The Town Manager will likely speak about the differences in each department budget, and then Councilors will be able to ask questions about that part of the budget. A public hearing on the budget is scheduled for Monday, June 29 at 6 p.m. Details of how to participate have not been announced.

There are a number of ways to watch and participate Wednesday’s meeting:

5 thoughts on “COVID-19 Impacted Town’s Budget, Details of the Police, Fire Budgets Presented

  1. From: Mary Russo
    Date: June 24, 2020 at 9:12:18 PM EDT
    Subject: School budget ????????Broken down for Public Building by Building. 2016- to current. Honest communication for the record. Let’s do this right!

    *Thank You for reading my first two e-mail. I hope this will be mentioned at your next meeting Town Council meeting at Public Forum on June 29,2020.I was trying to keep up as topics were mentioned. I expect a response to this last e-mail. It can be forwarded to school committee John Portz And Mark Sideris, Superintendent Galdston and Town Manager Driscoll. Please let me know open communication. I am putting it in for the record since it did not get read this evening at Town Council Meeting.

    *Open Communication with all do respect why was W.H.S. not built first, question never answered for almost 4years. M.S.B.A. would have supported if we could have prepared in advance proper planning for building and not being backed into a corner of not having options, including options for all students especially attending Minuteman.
    As a former teacher of over 30 years, we do not have Vocational option for our students they are a dream for W.H.S. It is another coverup-on behalf of Superintendent Galdston including past administrators .These schools should have been planned out over years not all in the same years. First W.H.S. Is over 95 years old Mold, Mildew And Asbestos continues to be in the building and staff,students,guardians, people renting the building and ESL. are still in harms way currently.Wait until we re-open with the Covid-19 poor ventilation just pointing out one harmful issue, new air conditioners in windows has been proven to spread the virus.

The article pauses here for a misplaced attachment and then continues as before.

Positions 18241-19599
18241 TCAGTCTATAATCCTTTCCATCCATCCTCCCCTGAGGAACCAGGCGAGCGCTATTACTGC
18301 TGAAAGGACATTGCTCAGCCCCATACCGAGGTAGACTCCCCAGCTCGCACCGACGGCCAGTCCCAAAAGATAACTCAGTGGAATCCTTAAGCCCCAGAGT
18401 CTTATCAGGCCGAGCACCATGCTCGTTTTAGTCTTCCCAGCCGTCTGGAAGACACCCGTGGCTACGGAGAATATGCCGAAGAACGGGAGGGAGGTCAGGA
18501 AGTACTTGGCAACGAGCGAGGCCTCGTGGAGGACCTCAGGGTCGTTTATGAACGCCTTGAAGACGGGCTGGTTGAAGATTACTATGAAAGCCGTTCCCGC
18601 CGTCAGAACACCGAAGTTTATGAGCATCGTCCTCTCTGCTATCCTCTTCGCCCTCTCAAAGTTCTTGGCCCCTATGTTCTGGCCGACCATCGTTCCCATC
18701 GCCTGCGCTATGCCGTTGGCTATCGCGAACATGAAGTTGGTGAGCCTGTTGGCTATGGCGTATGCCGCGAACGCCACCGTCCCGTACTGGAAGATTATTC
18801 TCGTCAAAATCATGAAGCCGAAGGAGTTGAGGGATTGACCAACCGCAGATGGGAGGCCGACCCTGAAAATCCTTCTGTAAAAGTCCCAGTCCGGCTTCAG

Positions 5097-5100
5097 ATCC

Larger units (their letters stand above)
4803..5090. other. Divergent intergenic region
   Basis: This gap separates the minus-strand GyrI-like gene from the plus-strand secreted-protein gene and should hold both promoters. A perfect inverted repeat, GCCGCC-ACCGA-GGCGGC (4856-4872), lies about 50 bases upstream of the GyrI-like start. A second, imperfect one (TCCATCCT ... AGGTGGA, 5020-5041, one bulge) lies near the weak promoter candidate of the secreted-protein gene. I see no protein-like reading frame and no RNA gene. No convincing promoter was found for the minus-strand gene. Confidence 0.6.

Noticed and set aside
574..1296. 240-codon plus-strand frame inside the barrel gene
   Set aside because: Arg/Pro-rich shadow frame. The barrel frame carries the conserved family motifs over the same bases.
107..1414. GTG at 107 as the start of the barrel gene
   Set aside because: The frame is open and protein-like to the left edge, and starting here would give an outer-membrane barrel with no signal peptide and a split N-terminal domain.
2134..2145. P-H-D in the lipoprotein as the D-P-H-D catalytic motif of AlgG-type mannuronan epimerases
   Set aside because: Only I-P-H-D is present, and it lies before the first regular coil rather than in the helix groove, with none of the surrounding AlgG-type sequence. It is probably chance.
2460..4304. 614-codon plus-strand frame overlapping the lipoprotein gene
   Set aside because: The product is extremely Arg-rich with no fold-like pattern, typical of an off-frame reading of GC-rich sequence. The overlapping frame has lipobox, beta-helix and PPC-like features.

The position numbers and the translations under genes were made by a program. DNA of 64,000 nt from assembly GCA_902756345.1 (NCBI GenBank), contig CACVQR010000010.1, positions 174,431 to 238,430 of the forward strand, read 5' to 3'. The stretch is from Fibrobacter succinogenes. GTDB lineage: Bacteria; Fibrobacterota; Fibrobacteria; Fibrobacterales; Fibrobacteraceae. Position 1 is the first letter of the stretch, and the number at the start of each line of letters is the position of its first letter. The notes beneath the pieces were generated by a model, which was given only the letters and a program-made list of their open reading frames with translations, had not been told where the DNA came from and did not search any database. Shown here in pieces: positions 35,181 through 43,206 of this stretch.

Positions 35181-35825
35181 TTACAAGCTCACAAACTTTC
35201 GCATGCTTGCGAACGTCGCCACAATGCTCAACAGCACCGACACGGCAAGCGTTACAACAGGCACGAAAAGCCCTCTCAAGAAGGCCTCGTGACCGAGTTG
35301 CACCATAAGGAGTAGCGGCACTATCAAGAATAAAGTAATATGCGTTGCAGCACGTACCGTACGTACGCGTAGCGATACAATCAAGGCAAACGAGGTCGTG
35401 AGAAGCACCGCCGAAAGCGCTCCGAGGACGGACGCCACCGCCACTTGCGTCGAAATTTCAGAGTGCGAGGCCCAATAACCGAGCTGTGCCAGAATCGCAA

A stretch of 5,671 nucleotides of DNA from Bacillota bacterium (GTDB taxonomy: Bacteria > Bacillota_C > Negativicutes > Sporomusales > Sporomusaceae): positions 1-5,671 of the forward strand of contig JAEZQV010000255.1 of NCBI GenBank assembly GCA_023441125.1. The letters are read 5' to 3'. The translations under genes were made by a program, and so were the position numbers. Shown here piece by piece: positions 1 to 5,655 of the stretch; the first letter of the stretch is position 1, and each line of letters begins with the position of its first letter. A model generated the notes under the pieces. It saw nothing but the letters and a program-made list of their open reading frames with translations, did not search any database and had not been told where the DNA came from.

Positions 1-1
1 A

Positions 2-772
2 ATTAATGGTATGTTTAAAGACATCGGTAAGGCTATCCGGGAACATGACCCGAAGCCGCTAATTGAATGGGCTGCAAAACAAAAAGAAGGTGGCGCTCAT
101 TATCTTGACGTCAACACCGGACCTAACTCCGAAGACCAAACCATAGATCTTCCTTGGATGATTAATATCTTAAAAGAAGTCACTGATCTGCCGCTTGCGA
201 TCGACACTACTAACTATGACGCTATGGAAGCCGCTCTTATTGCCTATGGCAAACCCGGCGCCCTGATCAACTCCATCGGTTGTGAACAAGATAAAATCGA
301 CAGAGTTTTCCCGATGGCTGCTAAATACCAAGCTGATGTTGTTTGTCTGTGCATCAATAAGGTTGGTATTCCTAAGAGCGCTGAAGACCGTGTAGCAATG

*. I just filed a complaint to the board of health last week. An e-mail sent out on February 13,2020 from Lori Kabel Watertown Building L.E.A. And Joe Sexton it was sent out to all principal, custodians It did not include The Director of food or Health department, teachers, parents/guardians or staff. All of our school are infested with rodents and droppings so much that they can not keep up with the cleaning, especially the kitchens where the community food is being prepared. Watertown just received a grant to continue serving food to families over the summer but yet they were not informed of the infestation of rodents where there food is being prepared. Just another cover up. I sent that e-mail to the Board of health along with my complaint. EXTERMINATION especially since for the most part buildings are empty. This is the only way of controlling this health hazard in our schools. Honest Communication is not happening,we were promised by Superintendent Galston, Administration,Town Manager Driscoll and Town Council President Sideiris.
    *All of the covering up, the administrators admitting to not being in compliance for decades with laws and A.H.E.R.A to the M.T.A. and W.E.A. union Lawyer. I had to enforce our W.E.A. President Debra King to bring Union Lawyer and District Rep. into the picture to have administrators admit of being out of compliance for decades.
    *If the former principal Shirley Lundberg did not hide an A.H.E.R.A. Report for 18 months during accreditation period 2015-2016 year she never mentioned the January 2016 report in the accreditation. We would have had a New High school approved because they would not have passed accreditation in 2015- 2016 year, instead the former principal hid that report for 18 months until I found it (Mary Russo) and blew the whistle in Spring 2017.
    *This should have been the first school to have been built. I am well over the covering up and lack of communication to our citizens and public. As we know our petition group has met numerous times and have been disrespected,ignored and the lack of responses in keeping our students,staff, anyone entering in these sick buildings safe is a disgrace.